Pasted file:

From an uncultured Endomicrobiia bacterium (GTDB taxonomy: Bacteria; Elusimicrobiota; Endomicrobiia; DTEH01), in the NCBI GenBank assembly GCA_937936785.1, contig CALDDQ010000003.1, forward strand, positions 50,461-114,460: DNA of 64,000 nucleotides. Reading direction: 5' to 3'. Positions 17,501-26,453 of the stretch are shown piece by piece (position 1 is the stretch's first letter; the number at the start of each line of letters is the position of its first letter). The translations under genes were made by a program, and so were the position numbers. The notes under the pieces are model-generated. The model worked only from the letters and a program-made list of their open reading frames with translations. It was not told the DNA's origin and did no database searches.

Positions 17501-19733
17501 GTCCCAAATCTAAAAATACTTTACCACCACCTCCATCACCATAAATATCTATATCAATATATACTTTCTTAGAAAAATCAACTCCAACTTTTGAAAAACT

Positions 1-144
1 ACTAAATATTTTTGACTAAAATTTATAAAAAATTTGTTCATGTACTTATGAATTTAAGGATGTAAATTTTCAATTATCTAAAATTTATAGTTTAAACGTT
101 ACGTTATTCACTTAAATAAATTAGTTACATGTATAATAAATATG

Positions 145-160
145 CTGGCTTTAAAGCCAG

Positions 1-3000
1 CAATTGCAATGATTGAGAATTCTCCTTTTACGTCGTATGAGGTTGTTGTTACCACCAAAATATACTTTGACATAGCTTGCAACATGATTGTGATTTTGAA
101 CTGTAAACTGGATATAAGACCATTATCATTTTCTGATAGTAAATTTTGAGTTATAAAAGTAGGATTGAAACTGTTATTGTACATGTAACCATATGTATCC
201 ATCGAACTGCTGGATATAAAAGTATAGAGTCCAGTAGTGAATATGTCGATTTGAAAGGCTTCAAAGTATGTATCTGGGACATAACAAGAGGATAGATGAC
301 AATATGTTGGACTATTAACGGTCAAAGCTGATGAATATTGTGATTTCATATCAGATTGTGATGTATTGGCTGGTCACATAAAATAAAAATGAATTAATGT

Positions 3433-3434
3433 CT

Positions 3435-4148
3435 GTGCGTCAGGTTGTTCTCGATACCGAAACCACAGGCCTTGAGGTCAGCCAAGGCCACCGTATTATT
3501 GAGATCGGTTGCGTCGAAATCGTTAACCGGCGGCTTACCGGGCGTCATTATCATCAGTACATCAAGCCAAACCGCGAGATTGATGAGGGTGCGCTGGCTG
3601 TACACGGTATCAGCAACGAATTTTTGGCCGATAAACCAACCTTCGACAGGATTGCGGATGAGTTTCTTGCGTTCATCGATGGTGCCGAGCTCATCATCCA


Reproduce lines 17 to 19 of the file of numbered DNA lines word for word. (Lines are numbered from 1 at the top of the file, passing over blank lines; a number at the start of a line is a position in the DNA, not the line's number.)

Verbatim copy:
3435 GTGCGTCAGGTTGTTCTCGATACCGAAACCACAGGCCTTGAGGTCAGCCAAGGCCACCGTATTATT
3501 GAGATCGGTTGCGTCGAAATCGTTAACCGGCGGCTTACCGGGCGTCATTATCATCAGTACATCAAGCCAAACCGCGAGATTGATGAGGGTGCGCTGGCTG
3601 TACACGGTATCAGCAACGAATTTTTGGCCGATAAACCAACCTTCGACAGGATTGCGGATGAGTTTCTTGCGTTCATCGATGGTGCCGAGCTCATCATCCA